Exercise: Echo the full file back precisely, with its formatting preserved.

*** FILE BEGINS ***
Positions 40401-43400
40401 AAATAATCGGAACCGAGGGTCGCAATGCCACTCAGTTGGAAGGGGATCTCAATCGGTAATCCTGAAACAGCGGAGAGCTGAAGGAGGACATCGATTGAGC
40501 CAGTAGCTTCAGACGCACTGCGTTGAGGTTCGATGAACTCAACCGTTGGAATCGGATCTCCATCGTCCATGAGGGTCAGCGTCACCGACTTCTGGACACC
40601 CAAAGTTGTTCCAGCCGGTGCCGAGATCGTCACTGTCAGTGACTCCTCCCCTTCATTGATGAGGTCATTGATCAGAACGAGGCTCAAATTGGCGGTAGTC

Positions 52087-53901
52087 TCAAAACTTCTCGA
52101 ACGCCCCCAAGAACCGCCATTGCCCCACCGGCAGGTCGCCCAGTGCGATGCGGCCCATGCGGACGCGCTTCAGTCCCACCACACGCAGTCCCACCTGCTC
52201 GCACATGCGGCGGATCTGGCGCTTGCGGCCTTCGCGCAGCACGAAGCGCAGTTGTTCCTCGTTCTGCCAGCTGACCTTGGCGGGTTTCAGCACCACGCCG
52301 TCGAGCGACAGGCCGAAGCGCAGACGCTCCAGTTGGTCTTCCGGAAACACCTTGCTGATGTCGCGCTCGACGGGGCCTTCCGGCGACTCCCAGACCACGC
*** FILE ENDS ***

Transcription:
Positions 40401-43400
40401 AAATAATCGGAACCGAGGGTCGCAATGCCACTCAGTTGGAAGGGGATCTCAATCGGTAATCCTGAAACAGCGGAGAGCTGAAGGAGGACATCGATTGAGC
40501 CAGTAGCTTCAGACGCACTGCGTTGAGGTTCGATGAACTCAACCGTTGGAATCGGATCTCCATCGTCCATGAGGGTCAGCGTCACCGACTTCTGGACACC
40601 CAAAGTTGTTCCAGCCGGTGCCGAGATCGTCACTGTCAGTGACTCCTCCCCTTCATTGATGAGGTCATTGATCAGAACGAGGCTCAAATTGGCGGTAGTC

Positions 52087-53901
52087 TCAAAACTTCTCGA
52101 ACGCCCCCAAGAACCGCCATTGCCCCACCGGCAGGTCGCCCAGTGCGATGCGGCCCATGCGGACGCGCTTCAGTCCCACCACACGCAGTCCCACCTGCTC
52201 GCACATGCGGCGGATCTGGCGCTTGCGGCCTTCGCGCAGCACGAAGCGCAGTTGTTCCTCGTTCTGCCAGCTGACCTTGGCGGGTTTCAGCACCACGCCG
52301 TCGAGCGACAGGCCGAAGCGCAGACGCTCCAGTTGGTCTTCCGGAAACACCTTGCTGATGTCGCGCTCGACGGGGCCTTCCGGCGACTCCCAGACCACGC